Sunday, July 10, 2022

REVIEW: 'Black Bird' - Jimmy Keene Is Offered a Chance at Freedom By Embarking on a Dangerous Mission in 'Pilot'

AppleTV+'s Black Bird - Episode 1.01 "Pilot"

Jimmy Keene is living in the fast lane - until he gets a 10-year prison sentence. Behind bars, he's approached about a high-stakes deal for freedom.

"Pilot" was written by Dennis Lehane and directed by Michaël Roskam

The life of James Keene's childhood friend is only worth three kilos of cocaine. Conversely, his freedom to spend time with his dying father is worth any physical danger that may come his way. Those two situations reveal the extent of his character at the start and end of this premiere. Jimmy is an incredibly arrogant individual. He walks through life as if it is tailor made for him. As such, it's perfectly fitting for him to receive a ten year prison sentence for distributing drugs and possessing assault weapons (back in the late 1990s when such weapons were banned). The premise isn't meant to focus on this criminal mastermind breaking bad to give his father the care he needs. Instead, it's all about the offer the FBI and local DA make him. They want to transfer him to a maximum-security prison for the criminally insane in order to befriend a serial killer. They need someone on the inside to pass along information about where the bodies of Larry Hall's victims are. That's seen as the only way for the justice system to make their case. They worry Larry's conviction is about to be overturned on appeal. They can prove he's guilty of at least two murders. He's suspected of over a dozen more. The police have only recovered one body. That investigation plays out in flashbacks to three years prior. Those sequences serve as an introduction to Larry. He's written off as harmless in his local community. People want to make excuses for him. The sexism is rampant in every aspect of society. The police view questioning Larry as an epic waste of time. And yet, so many red flags are apparent. He fetishizes the police and the Civil War. He has made his image into the likeness of the soldier he plays in reenactments. He appreciates when Brian comes into the interrogation using the right terminology. All of this plays as Brian being the detective capable of proving Larry's guilt when so many overlook him. And yet, that's not the purpose of the story. It all ultimately pivots around Jimmy and the connection he is ordered to build with Larry. Of course, the two of them don't interact at all in this premiere. That's mostly a letdown. The show is leisurely revealing its narrative. It's not exactly done with a lot of flair or purpose. It mostly comes across as a subpar Mindhunter ripoff. That's certainly an aspirational goal. One that can attract the caliber of the cast assembled. However, the narrative is built around the rehabilitative element prison is suppose to have on those sentenced within the system. Jimmy must embark on a mission he would normally never agree to do. He's fighting against time.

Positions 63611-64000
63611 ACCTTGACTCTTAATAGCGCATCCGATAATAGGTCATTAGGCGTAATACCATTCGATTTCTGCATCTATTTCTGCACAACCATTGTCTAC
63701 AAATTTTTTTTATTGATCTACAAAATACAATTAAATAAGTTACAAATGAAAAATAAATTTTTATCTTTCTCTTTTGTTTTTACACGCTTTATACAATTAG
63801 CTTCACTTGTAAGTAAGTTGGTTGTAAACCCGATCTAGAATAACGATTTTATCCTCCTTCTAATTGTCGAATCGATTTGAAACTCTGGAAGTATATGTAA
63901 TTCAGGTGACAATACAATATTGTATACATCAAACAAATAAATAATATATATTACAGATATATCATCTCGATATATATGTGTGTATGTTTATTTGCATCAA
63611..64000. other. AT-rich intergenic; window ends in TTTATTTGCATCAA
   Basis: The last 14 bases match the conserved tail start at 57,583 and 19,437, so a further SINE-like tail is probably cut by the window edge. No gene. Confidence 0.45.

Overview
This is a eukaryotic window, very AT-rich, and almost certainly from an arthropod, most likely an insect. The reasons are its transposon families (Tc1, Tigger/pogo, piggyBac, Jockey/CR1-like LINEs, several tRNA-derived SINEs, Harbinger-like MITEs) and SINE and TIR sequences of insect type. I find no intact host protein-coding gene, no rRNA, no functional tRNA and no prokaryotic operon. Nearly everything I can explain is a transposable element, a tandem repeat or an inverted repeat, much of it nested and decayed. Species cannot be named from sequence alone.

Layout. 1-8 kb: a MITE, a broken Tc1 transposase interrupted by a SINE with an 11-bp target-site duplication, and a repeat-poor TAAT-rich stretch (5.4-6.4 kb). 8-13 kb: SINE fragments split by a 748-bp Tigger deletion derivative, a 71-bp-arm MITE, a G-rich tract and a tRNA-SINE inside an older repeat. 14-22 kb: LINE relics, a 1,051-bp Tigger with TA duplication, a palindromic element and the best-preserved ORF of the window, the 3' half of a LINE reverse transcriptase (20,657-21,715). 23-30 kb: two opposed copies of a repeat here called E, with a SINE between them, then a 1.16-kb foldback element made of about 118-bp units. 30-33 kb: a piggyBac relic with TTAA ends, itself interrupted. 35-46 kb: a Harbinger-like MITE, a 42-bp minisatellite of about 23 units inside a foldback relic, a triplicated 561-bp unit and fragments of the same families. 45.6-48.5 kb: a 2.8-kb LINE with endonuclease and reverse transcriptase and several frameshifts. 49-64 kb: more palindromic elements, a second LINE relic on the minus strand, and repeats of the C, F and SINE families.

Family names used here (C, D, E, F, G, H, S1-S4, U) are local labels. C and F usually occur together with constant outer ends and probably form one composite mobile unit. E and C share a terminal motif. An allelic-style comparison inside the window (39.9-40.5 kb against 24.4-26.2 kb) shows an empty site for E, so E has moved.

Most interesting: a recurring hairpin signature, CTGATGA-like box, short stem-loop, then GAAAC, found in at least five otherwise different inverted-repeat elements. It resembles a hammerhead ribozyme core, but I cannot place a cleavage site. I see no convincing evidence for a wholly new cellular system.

And then, Jimmy is crushed with a sense of hopelessness. He's not in charge of determining whether to take on this undercover work. It's all positioned as if he is the only possible person who could go in and retrieve this information. Agent McCauley shares that this offer has been made to multiple people. They don't care who ultimately carries it out. They just need to produce the results as quickly as possible. As such, they will agree to whatever deal will make that a reality. Jimmy feels the pressure because his father has had a stroke. Jimmy will miss out on precious time if he has to serve his full sentence. He already feels betrayed by the District Attorney who lied about the terms of his sentence. That too was an abuse of the system that runs rampant. Elements of this world have evolved in the decades since. It's not really meant to shine a light on the brutality of the system. It's all done with the inherent understanding that people suffer in prison. That's not exactly true for Jimmy. He already has a thriving business selling time to his fellow inmates to look at porn magazines. That would offer comfort. It's not pleasant. It's not immediately placing him in danger. He's inherently selfish. This deal makes no sense whatsoever. Plus, it clashes with the narrative suggesting that Brian is the only person who can get Larry talking. That's how the entire situation is framed when Brian tries to get answers while the other detectives are interjecting. They have already made their determination about Larry. Brian is assessing the situation as it goes along. He picks up on the clues that will point to guilt. It apparently isn't enough. That's the only way to suggest Jimmy's importance in this story. Life is random and chaotic. People have an impact on each other without even realizing it. That parallel is drawn out in the opening narration. This is a life-changing story brought together by incredible events that seem so separate at first. But again, it's expected that the show will bring these many elements together. That doesn't need to be spelled out in such a way that demands further scrutiny. It's basically the show lingering on ideas and images in order to make its point clear. That leaves a feeling of uncertainty moving forward. Not every moment is crafted with care and precision. It's all meant to elongate the series when all of this could have easily been condensed to a feature film runtime. After one episode, the audience should feel secure in the premise and what this creative team aspires to do. No urgency is found here that validates the creative choices made.